Michael: This song was most definitively not "in the bag" beforehand. Both 'Rhody' – and especially 'Musunde' – are rather innocent songs small children sing. We revised it perhaps 20 times, each time getting darker and scarier.
Besides changing the line "the old grey goose is dead" to "everybody's dead," I created a verse that refers to events in the game. At one point, there were actually two verses. But then the song felt too long.
Paul: Resident Evil 7 is one of the most frightening games of the last few years. Were you able to experience any portion of the game as you worked on the song?
Michael: I worked from a written description and a storyboard (drawings). That was scary enough!
Paul: 'Go Tell Aunt Rhody' is a traditional folk song that originated hundreds of years ago. What brought it to mind as a suitable song for Resident Evil? What other changes did you make in this darker version of the song?
Michael: 'Rhody' originated in France in the 18th century, emigrated to England, then the United States, and finally, in the 1870s, to Japan. There are many sets of lyrics to it which have nothing to do with an Aunt Rhody or a gray goose. Changes I made initially were to slow it down, put it in a minor key, and write new verses that told some of the story of the game. But as we worked on it, we made it more abstract and sound-design like and less traditionally musical.
At first, the aforementioned Mariana Barreto sang the lead. Her voice is beautiful, light and airy. (Check out this album we did together called Samira & The Wind). This played off the song's innocence. But as we worked on it, we felt we needed a more invasive and unsettling voice and were fortunate enough to find the enormously talented Jordan Reyne. All the background voices are still Mariana.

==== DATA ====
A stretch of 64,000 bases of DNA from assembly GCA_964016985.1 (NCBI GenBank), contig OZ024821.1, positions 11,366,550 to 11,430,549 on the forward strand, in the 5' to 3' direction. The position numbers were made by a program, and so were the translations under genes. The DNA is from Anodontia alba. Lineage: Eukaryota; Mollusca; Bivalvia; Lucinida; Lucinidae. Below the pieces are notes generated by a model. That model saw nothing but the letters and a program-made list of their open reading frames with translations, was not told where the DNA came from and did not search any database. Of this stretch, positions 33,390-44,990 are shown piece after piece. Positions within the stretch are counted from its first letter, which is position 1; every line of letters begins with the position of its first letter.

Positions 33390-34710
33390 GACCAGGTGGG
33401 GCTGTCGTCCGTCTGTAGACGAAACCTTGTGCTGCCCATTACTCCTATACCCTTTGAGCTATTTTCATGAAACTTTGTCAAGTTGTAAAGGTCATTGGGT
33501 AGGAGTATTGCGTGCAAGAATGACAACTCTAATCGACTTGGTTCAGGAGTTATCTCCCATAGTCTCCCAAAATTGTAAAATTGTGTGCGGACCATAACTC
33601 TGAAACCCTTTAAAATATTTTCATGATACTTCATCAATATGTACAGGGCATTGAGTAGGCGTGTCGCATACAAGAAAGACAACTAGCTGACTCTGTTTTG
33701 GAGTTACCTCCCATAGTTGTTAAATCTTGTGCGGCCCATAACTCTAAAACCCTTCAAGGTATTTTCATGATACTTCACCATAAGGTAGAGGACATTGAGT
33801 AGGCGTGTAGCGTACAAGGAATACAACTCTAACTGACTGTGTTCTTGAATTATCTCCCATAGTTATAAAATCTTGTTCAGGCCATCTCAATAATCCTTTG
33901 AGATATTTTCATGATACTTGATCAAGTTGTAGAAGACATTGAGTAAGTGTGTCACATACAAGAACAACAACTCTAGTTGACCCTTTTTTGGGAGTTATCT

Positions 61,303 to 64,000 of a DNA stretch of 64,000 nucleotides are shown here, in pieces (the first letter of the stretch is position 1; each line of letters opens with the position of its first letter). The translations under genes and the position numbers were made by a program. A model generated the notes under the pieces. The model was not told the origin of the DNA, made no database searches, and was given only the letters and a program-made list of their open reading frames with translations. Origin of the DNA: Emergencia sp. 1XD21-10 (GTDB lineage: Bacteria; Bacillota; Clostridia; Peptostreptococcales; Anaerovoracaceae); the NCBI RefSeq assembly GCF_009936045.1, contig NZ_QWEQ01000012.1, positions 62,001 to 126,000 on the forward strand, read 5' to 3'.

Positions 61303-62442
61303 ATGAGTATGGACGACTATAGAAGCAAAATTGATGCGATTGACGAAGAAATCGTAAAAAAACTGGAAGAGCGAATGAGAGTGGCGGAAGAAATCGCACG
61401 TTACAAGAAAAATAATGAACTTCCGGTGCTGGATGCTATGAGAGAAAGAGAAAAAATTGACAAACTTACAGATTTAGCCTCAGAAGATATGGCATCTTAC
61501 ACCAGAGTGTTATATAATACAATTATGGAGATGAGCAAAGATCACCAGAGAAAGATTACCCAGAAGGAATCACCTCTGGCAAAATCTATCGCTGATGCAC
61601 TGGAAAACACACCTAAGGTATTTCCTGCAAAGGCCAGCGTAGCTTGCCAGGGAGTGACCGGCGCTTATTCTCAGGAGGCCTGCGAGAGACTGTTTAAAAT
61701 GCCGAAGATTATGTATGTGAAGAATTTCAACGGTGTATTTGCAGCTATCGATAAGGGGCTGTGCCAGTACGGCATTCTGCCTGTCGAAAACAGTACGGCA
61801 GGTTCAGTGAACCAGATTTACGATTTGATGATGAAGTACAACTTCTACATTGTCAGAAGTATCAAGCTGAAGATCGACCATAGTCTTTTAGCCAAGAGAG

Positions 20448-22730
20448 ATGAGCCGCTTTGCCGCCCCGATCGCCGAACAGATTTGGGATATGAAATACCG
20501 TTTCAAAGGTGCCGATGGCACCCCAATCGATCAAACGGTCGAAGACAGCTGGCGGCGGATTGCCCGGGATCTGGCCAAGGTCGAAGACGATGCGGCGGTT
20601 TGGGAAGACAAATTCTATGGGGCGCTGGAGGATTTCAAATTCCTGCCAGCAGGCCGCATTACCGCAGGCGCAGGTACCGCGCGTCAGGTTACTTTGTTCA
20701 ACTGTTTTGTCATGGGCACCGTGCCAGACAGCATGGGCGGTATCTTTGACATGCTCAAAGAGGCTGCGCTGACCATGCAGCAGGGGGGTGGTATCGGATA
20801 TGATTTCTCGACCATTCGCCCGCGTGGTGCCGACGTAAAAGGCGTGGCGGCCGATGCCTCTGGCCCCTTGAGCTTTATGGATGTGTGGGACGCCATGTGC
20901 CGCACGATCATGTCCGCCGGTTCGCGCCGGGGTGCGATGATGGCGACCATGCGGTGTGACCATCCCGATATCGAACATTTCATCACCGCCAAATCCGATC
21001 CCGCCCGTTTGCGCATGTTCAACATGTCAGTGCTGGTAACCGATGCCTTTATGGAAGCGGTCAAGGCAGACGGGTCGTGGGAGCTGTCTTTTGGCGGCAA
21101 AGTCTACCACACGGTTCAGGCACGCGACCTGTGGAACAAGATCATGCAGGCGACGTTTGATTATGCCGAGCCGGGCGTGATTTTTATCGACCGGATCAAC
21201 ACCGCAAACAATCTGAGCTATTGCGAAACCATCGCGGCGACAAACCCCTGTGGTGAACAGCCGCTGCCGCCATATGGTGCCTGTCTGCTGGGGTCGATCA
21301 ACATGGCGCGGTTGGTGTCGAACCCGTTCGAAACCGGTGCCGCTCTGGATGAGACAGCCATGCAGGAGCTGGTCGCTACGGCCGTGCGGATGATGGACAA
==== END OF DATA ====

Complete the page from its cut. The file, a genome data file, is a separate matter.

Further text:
Paul: How did you select Jordan Reyne for the song? Did you work together on the recording?
Michael: I put what I thought was a very cryptic casting call on a composer community Facebook page. Only a few hours later, Capcom saw it and became concerned people would figure out what the mysterious project was. So, I deleted the post. Fortunately, by then, one of Jordan's representatives had seen it.
We probably reviewed 100 singer demos. Many were excellent, but hers was the one that seemed most compelling and appropriate for this project. The recording session was [a unique] experience.
We started at 10 am in Los Angeles (where I was), which was 6 pm in London (where Jordan was), and 2 am in Tokyo (where the Capcom team was), all connected via the internet. We finished about 4:30 am Tokyo time. Those guys are tough!
I am enormously grateful for my Japanese agent, Koyo, who served as translator – both language and culturally – throughout.
Paul: From start to finish, how much time did you spend with 'Go Tell Aunt Rhody' for Resident Evil 7?
Michael: I'm not sure. Is it over? (Real answer: A few months, on and off.)
Paul: Resident Evil 7 has been a huge success for Capcom, thanks in part to your work on its theme song. What other projects do you have on your plate?
Michael: Besides promoting the Samira & the Wind album with Mariana, I have [songs in] several films that are either out now or coming out soon:
- Landfill Harmonic, a documentary about the Recycled Orchestra of Cateura from Paraguay, currently on HBO
- City 40, a documentary about the city that functions as Russia's largest stockpile of fissile materials, currently on Netflix
- Served Like a Girl, a documentary about female veterans competing to become Ms. Veteran America, premiering at SXSW
- The Summerland Project, the film version of a science-fiction play about a man whose wife's mind gets implanted in an artificial body
- Lego DC Super Hero Girls High School 'A Case of the Mondays,' an animated special coming out in August
A huge thanks to Michael A. Levine for joining us!
Resident Evil 7: Biohazard is a game that fans of horror games won't want to miss. And because it's an Xbox Play Anywhere title, Windows 10 gamers won't have to miss out either.